This NVIDIA Ampere GPU is rumored to power the Nintendo Switch 2 and deliver handheld DLSS

The Nintendo Switch 2 is set to feature DLSS support and even hardware accelerated raytracing, here's a look at the potential NVIDIA hardware found inside.

1 minute & 56 seconds read time

Last week, we reported on multiple sources claiming that Nintendo was demonstrating Nintendo Switch 2 hardware to developers at Gamescom. Showcasing an upgraded version of The Legend of Zelda: Breath of the Wild and the visually stunning The Matrix Awakens Unreal Engine 5 tech demo for PlayStation 5, the internet is abuzz with speculation on what the Switch 2 will be capable of.

The Switch 2 will apparently run The Legend of Zelda: Breath of the Wild at 4K 60fps like current high-end PC emulation.

The Switch 2 will apparently run The Legend of Zelda: Breath of the Wild at 4K 60fps like current high-end PC emulation.

According to sources, the Nintendo Switch 2 demos also included ray-tracing and NVIDIA DLSS, pointing to a serious upgrade compared to the current Switch hardware - which first hit the scene in 2017. The existing Switch is powered by a custom Tegra X1 chip using NVIDIA's 20nm Maxwell architecture from 2014, so it's definitely starting to show its age.

And with that, we've got sources outlining what NVIDIA chip (heavily customized and optimized) will be found at the heart of the Nintendo Switch 2 - NVIDIA's T239 Ampere APU (via @Kepler_L2).

Like the GeForce RTX 30 Series, this new chip will use Samsung's 8nm process technology with the GA10B Ampere GPU set to feature 2,048 CUDA Cores - a massive increase over the 256 CUDA Cores found in the Switch's Tegra X1 chip. Not only is this an increase in CUDA Cores, but the Switch 2 will also benefit from three generations of architectural improvements, including the addition of AI-based Tensor Cores and dedicated RT Cores for hardware-accelerated ray-tracing.

This will be bolstered by a 12-core CPU, another big increase compared to the original Switch - which features a 4-core CPU. Of course, making use of this "off-the-shelf" NVIDIA APU will mean an overall power draw increase to 60W compared to the original Switch's 15W chip, so it's safe to assume that Nintendo is working with NVIDIA to optimize and potentially cut down the GA10B Ampere GPU to make it more power efficient as battery-life will be a big focus for the company.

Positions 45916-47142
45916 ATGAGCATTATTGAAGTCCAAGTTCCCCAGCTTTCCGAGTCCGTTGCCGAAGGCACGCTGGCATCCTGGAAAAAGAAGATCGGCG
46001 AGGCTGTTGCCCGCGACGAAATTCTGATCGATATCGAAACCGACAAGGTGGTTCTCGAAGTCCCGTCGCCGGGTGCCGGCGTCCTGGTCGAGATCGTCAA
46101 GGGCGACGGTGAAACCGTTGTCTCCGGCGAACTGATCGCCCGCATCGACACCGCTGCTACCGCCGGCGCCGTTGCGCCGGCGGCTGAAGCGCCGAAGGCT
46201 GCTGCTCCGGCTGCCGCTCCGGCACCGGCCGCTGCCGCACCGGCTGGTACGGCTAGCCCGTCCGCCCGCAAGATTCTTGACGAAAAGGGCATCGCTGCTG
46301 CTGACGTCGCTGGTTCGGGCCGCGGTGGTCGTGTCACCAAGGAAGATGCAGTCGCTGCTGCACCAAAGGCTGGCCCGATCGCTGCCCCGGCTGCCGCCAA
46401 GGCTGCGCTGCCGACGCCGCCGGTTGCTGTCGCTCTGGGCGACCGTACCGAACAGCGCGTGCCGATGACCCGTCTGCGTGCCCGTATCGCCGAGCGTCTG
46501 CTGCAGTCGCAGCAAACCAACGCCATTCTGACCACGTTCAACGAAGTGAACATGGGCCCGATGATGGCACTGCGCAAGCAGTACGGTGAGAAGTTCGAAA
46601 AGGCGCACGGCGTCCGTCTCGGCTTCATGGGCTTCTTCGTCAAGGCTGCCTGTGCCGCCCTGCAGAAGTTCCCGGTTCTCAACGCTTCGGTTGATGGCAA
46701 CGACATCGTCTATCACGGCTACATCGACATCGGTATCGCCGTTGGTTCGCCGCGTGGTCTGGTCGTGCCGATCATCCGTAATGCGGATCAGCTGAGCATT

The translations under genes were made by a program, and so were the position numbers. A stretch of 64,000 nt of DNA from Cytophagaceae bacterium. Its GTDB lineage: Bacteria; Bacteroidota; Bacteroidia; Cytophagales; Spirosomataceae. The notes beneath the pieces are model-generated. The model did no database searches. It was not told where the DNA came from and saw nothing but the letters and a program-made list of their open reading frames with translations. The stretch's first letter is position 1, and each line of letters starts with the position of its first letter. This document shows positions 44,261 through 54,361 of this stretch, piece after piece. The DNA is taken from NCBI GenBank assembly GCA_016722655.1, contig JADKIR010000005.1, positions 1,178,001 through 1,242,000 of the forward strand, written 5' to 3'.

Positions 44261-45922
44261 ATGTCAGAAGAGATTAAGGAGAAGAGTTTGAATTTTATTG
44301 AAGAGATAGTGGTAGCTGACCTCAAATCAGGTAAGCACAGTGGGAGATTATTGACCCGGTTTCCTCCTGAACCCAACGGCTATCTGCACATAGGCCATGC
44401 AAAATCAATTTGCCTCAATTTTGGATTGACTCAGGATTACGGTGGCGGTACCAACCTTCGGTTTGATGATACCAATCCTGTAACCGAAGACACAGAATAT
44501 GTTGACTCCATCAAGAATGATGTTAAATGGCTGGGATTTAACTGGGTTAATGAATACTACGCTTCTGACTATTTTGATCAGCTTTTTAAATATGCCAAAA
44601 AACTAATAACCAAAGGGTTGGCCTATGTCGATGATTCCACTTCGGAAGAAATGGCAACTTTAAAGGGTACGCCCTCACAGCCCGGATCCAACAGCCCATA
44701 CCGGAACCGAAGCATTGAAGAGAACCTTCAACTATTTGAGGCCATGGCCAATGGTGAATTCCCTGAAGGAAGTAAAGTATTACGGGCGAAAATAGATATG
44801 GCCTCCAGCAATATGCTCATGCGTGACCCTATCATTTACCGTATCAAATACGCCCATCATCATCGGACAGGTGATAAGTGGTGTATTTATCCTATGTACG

The good news is that DLSS is all about power efficiency and, in its latest revision, can deliver exceptional results at 1080p, 1440p, and 4K. The upgraded version of The Legend of Zelda: Breath of the Wild shown at Gamescom was running at 4K 60fps, thanks to DLSS.

Whatever the end result will be, there's no doubt that Ampere architecture and DLSS will provide a substantial upgrade to the capabilities of the Switch 2 compared to the Switch - and we can't wait to see it in motion.

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Kosta is a veteran gaming journalist that cut his teeth on well-respected Aussie publications like PC PowerPlay and HYPER back when articles were printed on paper. A lifelong gamer since the 8-bit Nintendo era, it was the CD-ROM-powered 90s that cemented his love for all things games and technology. From point-and-click adventure games to RTS games with full-motion video cut-scenes and FPS titles referred to as Doom clones. Genres he still loves to this day. Kosta is also a musician, releasing dreamy electronic jams under the name Kbit.

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